The longtime co-stars shared a selfie with Anderson's dog.
There's speculation about forgiving $10,000 or $50,000 per person, but no real plan yet.
The Academy of Country Music Awards are almost here, and this year, the award show features more inclusive and diverse nominees than ever before. The country music industry has historically lacked representation for women, BIPOC and the queer community, which many artists — from Maren Morris and Carrie Underwood to Darius Rucker and TJ Osborne — have spoken candidly about in recent years. Ahead of the 56th annual American Country Music Awards, which will air on Sunday, April 18, at 8 p.m. ET on CBS and be available to stream on Paramount+, we’ve rounded up everything to know about this year’s show, from history-making nominations to who’s performing.
One of the men was in the front passenger seat while the other was in the back seat of the Tesla, the newspaper reported, citing an interview with Harris County Precinct 4 Constable Mark Herman. Emergency responders took about four hours and about 32,000 gallons of water to put the fire out, Herman was quoted as saying. Tesla and the National Highway Traffic Safety Administration did not immediately respond to a request for comment.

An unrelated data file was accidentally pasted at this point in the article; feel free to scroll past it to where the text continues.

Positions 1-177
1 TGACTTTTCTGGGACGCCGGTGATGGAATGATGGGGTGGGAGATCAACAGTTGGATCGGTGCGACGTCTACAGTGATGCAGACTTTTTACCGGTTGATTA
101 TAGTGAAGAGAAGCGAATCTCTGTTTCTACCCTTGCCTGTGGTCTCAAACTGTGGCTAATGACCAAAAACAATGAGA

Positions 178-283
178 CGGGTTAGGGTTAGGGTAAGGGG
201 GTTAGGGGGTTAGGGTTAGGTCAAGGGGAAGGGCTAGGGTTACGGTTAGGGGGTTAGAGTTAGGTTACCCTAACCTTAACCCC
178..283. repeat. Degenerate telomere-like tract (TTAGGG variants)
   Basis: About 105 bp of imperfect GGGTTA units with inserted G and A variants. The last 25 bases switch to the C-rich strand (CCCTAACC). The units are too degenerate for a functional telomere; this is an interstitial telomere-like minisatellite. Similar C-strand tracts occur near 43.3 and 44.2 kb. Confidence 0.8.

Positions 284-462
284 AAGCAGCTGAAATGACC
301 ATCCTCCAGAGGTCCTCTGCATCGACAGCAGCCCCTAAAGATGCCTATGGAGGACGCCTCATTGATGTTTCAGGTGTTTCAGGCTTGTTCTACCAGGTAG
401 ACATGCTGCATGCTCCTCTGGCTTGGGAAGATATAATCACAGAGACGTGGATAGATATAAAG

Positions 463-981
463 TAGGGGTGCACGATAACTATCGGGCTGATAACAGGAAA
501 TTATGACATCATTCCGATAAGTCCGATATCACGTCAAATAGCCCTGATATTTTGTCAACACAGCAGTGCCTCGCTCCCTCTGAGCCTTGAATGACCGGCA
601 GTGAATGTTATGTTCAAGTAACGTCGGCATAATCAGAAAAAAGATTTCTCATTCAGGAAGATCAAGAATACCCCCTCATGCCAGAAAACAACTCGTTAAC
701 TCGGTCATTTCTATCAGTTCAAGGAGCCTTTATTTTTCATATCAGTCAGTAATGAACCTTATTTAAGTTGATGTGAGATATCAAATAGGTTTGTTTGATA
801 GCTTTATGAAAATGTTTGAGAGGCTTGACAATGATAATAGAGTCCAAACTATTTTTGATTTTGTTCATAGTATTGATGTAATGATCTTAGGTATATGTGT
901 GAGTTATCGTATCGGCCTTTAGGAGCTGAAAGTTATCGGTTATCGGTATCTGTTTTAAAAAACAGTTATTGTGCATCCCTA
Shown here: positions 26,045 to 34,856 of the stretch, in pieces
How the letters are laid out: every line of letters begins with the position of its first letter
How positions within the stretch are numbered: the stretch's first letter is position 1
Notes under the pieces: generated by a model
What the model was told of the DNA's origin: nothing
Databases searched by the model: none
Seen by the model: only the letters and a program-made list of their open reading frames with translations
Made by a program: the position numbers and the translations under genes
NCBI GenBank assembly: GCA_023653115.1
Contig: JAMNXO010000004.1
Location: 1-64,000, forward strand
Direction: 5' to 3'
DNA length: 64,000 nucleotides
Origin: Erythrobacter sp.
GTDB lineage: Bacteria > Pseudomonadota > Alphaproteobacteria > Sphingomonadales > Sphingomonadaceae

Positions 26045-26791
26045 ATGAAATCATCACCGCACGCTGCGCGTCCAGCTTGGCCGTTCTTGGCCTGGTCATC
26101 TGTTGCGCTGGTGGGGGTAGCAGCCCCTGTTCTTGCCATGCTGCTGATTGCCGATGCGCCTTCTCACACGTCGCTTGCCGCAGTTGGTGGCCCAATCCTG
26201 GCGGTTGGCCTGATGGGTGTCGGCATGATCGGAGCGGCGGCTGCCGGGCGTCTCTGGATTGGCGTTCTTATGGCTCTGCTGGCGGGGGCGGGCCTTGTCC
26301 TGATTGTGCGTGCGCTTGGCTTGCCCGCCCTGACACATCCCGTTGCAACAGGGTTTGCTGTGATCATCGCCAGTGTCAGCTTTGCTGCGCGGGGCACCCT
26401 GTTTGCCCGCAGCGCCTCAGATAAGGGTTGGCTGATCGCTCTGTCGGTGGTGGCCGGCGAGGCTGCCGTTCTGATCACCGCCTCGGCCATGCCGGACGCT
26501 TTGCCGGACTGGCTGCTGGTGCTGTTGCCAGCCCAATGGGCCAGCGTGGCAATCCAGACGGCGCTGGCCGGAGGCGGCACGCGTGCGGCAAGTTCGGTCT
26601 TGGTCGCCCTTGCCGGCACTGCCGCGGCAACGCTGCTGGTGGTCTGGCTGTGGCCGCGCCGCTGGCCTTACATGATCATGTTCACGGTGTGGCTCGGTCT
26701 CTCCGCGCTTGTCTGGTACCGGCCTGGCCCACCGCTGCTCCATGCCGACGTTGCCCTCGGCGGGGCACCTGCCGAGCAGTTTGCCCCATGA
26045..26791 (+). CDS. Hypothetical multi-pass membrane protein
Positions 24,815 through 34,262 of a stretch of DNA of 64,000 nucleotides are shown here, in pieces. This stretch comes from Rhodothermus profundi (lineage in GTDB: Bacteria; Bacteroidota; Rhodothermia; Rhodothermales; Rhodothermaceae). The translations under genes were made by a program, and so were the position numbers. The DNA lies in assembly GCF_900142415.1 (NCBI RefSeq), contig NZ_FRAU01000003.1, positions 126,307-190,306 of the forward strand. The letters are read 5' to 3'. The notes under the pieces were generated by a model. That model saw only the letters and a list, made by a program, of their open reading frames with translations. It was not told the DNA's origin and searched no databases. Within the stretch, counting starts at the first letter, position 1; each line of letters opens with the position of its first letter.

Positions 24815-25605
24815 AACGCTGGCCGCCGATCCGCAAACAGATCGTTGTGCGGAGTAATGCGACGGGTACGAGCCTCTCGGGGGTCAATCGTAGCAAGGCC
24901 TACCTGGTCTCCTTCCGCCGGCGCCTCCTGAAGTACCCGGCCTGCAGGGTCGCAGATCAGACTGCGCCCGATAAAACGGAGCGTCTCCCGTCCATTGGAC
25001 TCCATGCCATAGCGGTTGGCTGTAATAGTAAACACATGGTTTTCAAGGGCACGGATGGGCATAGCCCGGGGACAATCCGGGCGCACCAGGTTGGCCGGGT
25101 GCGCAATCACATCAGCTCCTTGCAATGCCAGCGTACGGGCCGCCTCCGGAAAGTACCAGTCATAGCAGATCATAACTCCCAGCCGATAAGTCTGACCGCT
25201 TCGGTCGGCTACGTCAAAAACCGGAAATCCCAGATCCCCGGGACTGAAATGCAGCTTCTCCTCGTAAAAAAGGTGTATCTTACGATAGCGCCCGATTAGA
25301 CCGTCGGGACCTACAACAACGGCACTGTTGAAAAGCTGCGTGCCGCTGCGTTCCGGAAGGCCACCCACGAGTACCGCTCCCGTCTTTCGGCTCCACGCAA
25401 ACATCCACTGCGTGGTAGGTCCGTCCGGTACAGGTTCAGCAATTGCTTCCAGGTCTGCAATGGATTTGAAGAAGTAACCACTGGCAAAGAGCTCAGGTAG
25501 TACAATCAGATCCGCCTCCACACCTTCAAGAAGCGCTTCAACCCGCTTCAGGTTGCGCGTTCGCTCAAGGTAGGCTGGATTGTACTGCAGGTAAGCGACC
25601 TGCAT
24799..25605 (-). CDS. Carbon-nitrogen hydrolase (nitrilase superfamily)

Sunday Burquest, a contestant on Survivor: Millenials vs. Generation X, died on Sunday morning
‘Greensill is the tip of the iceberg’, party warns
Staffordshire Police said officers in Cannock had to rescue two dogs who had been left in a hot car at the new McArthurGlen shopping village in the town.
Foxes and Saints go head-to-head aiming to face Chelsea in the final next month
Pope Francis addressed around two hundred people in St Peter’s Square from the window of the Apostolic Palace